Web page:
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Solid angle

  1. Oct 8, 2005 #1
    So what i know that a solid angle is to sphere as the curve is to a circle...

    curve= rΘ, and (differential solid angle) dΩ=2ΠsinΘdΘ

    I need to prove it, and i'm a bit rusty and i donno where to start, i wonder if there's any usefull links or tips...

    Any more info about the use of a solid angle??

  2. jcsd
  3. Oct 8, 2005 #2


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  4. Oct 9, 2005 #3
    Astronuc what would my life be without u?? :D

  5. Oct 11, 2005 #4
    Well, i was thinking that doesn't the equation i wrote in the 1st post seem close to the parameter of a circle???And if that circle small, that its parameter would be almost equal to its area???
  6. Oct 11, 2005 #5


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    Area of a circle in polar coordinates is just the integral of "r d[itex]\theta[/itex] dr", with r limits of 0,r, and [itex]\theta[/itex] from 0, 2[itex]\pi[/itex] so one should end up with [itex]\pi[/itex]r2.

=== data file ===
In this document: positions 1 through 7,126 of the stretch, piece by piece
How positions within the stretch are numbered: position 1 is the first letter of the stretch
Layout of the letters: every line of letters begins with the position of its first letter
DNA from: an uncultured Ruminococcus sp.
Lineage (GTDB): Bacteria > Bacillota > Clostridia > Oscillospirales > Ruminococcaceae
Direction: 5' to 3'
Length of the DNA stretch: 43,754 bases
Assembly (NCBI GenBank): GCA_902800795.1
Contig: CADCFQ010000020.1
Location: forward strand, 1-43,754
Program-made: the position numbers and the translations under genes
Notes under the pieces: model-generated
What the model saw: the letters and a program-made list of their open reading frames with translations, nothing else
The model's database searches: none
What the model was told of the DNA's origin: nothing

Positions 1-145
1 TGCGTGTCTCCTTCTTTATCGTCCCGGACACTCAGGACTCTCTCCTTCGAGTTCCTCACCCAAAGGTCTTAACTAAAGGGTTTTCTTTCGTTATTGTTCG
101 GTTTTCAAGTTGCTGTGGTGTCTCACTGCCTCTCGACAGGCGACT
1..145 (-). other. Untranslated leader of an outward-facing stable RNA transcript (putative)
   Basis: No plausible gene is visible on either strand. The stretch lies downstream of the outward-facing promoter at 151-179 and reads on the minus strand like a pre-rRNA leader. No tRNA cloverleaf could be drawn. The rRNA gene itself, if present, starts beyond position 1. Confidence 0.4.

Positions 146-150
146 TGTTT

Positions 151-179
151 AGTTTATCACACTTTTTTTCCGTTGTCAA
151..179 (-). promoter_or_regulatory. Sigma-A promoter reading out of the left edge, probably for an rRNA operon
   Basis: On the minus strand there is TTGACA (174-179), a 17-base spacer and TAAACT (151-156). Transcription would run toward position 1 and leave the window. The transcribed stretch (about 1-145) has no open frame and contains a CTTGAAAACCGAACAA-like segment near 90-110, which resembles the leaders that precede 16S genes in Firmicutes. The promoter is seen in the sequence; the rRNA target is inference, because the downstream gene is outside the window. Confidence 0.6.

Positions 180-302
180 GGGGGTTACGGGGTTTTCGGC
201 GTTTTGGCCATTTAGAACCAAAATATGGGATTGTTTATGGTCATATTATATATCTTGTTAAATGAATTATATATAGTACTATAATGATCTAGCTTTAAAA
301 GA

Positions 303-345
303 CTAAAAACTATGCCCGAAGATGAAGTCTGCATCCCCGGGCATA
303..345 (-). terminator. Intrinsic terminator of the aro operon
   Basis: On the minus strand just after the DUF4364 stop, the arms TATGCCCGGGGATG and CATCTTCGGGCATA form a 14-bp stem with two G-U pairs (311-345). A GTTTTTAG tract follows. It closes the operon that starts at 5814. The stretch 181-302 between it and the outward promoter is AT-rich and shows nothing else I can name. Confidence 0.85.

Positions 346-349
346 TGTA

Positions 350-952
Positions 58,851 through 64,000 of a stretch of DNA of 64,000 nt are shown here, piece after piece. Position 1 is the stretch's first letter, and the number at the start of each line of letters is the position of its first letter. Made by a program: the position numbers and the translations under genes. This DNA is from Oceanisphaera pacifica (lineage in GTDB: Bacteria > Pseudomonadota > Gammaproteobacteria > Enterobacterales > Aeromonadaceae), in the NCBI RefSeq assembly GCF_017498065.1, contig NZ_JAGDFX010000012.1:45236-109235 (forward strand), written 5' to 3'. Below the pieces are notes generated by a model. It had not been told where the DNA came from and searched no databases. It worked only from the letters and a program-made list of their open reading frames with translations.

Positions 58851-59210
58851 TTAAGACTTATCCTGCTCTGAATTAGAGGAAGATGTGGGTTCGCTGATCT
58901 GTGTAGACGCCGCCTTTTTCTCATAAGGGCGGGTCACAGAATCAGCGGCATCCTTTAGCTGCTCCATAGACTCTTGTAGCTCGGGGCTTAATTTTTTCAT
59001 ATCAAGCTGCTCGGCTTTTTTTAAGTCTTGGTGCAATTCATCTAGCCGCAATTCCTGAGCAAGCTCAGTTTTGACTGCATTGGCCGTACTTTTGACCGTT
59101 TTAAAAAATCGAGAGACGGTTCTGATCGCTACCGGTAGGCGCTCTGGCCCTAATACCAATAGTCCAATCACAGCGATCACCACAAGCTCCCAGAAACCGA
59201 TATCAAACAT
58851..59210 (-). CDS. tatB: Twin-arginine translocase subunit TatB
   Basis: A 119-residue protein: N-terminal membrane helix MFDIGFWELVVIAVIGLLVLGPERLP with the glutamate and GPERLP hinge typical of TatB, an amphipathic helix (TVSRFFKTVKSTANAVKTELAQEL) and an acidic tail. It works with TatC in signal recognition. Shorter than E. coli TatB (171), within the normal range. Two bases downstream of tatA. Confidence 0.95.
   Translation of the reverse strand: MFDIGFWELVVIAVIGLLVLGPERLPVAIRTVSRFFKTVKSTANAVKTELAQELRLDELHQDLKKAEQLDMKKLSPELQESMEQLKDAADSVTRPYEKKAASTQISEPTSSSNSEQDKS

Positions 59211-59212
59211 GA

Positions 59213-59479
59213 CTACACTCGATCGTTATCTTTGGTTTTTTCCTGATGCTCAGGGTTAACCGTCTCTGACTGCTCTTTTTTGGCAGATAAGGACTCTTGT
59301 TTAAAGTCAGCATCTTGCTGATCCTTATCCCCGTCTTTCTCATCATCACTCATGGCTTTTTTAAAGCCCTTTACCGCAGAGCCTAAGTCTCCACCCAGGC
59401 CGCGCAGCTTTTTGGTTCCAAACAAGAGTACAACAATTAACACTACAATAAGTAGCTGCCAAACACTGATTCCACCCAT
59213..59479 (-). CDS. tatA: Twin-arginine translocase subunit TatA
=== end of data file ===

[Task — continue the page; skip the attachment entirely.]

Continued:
Similarly in spherical coordinates the integrand is r2 sin [itex]\phi[/itex] d[itex]\phi[/itex] d[itex]\theta[/itex], and to find the area, one simply integrates over the two angle with r fixed, and the area should be 4[itex]\pi[/itex]r2

    [itex]\phi[/itex] limits -[itex]\pi[/itex], [itex]\pi[/itex] and [itex]\theta[/itex] limits 0, 2[itex]\pi[/itex]

    So in some sense, finding the circumference of a circle, is analogous to finding the area of a sphere.
    Last edited: Oct 11, 2005
  7. Oct 11, 2005 #6
    I do understand that, maybe i wasn't clear enough...I just thought it was quite similar to the relation i wanted to get to...
  8. Oct 11, 2005 #7


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    I just notice an error in one of the expression I posted.

    A = r2 d[itex]\Omega[/itex] should read

    dA = r2 d[itex]\Omega[/itex]


    Asphere = 4[itex]\pi[/itex]r2
  9. Oct 12, 2005 #8
    Alright that's what i proved, but after i proved it, i just thought something naive, so don't bother:wink:

    Thx Astronuc..

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